An hour after tornado sightings and severe thunderstorms rocked Tarrant County, Rachel Ickert arrived at the Tarrant Regional Water District’s Dec. 13 meeting with a positive update.
“I have great news, actually. It rained,” Ickert, the district’s water resources director, said with a laugh. “We could have done without some of the storms and tornado warnings and all of that, but grateful for the rain.”
Last month, water district officials predicted a dry winter and increasing drought threat amid the worst drought conditions in Texas since 2011. Now, the reservoirs serving Fort Worth, Arlington, Mansfield and other cities in 11 counties are back up to about 82% full, according to the district’s Dec. 14 water resources report.
Ickert originally expected to instruct cities to enter Stage 1, or the ‘Water Watch’ stage, of the water district’s drought contingency plan this month. Stage 1 is triggered when total water supply falls below 75% full.
Under Stage 1, customers must reduce total water use by 5% by watering lawns no more than twice per week and doing no outdoor watering between 10 a.m. and 6 p.m.
In mid-November, total water supply was hovering around 77% full. But, over the past 30 days, all of the water district’s reservoirs experienced above average rainfall, Ickert said.
“Overall, we’re looking pretty good considering how dry everything has been,” she said. “At DFW Airport, it has just about closed the gap to be at average rainfall for the year.”
Drought conditions in Tarrant County have improved since August, when record rainfall pushed back the need to restrict water use and returned crucial moisture to soil.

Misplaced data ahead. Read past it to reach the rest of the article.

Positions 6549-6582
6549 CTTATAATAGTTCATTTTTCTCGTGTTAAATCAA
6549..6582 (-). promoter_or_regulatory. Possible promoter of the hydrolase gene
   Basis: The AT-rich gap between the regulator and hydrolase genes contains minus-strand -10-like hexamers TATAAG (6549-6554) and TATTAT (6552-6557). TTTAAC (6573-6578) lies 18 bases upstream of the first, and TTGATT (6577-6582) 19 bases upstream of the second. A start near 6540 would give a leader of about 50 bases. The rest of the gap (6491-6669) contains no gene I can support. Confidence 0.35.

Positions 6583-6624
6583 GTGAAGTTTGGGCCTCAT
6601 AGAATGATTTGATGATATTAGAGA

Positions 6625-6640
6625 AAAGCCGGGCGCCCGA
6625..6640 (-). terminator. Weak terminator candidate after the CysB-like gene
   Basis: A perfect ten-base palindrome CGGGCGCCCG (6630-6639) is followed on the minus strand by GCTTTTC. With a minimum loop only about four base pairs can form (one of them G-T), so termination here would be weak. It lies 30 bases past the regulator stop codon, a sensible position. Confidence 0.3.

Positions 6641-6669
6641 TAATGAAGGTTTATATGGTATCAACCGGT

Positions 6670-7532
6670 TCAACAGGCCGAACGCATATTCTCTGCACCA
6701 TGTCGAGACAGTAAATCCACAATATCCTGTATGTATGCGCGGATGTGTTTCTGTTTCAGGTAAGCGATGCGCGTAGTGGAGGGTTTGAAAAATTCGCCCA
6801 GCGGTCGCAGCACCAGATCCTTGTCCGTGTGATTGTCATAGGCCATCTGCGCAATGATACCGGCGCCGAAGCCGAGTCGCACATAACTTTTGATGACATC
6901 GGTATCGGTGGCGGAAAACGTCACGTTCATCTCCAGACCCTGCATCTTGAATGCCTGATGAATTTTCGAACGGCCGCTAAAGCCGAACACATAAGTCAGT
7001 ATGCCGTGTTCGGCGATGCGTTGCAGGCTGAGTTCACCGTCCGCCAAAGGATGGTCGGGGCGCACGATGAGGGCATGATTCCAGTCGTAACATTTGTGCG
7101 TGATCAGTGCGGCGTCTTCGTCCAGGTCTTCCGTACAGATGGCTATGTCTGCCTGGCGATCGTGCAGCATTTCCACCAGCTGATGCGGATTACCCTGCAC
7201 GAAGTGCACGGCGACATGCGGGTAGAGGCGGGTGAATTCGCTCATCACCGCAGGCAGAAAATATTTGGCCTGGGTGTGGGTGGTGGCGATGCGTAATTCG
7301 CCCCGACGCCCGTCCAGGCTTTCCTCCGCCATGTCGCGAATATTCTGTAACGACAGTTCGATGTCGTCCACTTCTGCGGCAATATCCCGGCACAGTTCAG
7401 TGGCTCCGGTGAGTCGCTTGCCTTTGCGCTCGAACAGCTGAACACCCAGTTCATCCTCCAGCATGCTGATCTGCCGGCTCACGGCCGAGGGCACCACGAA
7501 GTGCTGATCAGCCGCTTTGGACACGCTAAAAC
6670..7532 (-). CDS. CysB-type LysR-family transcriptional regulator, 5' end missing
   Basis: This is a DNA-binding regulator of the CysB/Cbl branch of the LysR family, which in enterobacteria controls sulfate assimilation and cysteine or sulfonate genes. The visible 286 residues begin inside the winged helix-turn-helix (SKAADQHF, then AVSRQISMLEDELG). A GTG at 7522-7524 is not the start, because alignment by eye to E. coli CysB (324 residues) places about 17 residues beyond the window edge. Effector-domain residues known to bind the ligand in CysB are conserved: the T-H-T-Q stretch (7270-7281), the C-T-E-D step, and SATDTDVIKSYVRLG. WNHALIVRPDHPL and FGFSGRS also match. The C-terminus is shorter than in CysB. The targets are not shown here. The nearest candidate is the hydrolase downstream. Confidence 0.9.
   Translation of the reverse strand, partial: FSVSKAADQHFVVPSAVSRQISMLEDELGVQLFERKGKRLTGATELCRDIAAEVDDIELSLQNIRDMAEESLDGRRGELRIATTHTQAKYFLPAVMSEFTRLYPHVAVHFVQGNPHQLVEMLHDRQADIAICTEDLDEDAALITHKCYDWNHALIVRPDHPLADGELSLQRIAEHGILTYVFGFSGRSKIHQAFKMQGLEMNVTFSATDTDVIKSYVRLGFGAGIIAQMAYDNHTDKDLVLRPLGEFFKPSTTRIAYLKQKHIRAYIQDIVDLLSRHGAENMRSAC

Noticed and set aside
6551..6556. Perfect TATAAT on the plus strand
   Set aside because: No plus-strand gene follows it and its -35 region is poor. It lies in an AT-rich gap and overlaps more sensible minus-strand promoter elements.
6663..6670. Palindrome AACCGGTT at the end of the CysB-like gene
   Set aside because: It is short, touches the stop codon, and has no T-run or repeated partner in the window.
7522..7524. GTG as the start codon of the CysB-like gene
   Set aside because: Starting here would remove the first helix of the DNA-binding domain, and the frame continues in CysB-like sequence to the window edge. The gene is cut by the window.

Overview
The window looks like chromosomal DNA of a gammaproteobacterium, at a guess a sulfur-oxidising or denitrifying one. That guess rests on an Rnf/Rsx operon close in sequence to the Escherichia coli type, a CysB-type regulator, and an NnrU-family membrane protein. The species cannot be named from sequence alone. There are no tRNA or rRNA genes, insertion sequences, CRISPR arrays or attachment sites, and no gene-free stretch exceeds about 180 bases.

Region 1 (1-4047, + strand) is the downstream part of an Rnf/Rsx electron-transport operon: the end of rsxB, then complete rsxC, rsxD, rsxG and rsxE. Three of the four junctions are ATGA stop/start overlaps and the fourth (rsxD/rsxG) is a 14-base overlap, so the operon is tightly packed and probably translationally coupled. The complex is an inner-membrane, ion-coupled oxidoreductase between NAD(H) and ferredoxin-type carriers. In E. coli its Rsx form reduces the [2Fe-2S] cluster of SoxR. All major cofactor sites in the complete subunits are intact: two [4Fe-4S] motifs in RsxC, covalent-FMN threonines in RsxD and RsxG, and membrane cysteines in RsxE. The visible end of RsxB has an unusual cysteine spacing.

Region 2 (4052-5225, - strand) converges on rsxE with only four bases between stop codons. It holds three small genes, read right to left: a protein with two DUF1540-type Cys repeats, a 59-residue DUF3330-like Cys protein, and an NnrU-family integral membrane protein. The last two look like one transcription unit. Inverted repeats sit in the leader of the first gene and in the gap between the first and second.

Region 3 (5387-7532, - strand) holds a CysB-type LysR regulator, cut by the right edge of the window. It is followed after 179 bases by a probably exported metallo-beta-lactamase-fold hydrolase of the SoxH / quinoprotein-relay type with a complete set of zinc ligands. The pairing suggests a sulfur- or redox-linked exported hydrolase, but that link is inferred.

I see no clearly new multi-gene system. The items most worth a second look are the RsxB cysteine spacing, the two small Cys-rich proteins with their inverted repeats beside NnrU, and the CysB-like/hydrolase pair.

None of the county is experiencing severe drought. About 16% of the county is experiencing moderate drought conditions, according to the U.S. Drought Monitor. Under the federal government’s definition of moderate drought conditions, wildfire risk increases and dryland crop production is stunted.
More than half of Texas is experiencing moderate drought conditions, with the Panhandle and Central Texas taking the brunt of the damage, according to U.S. Drought Monitor data.
Much of the state has received enough rainfall to partially recover from this year’s extreme drought conditions. The Texas A&M Forest Service reported only five wildfire responses in November after being on pace to break the record for the number of responses in a single year.
Rainfall in North Texas has alternated between extremely dry and wet seasons, according to the Texas Water Development Board’s Dec. 12 Water Weekly report. Through early August, precipitation for 2022 was 10 inches less than normal. Since then, the year’s rainfall numbers are slightly better than the regional average of about 36 inches.
The unexpected rain has given the water district some confidence that Stage 1 water restrictions will not come into effect until May or June, Ickert said.
“We may not even get there if we keep getting rain, if we see a turnaround in the spring and the summer,” she said. “It’s pushed it out at least a few months so we don’t have to be worrying about it at least over Christmas and early in the new year.”
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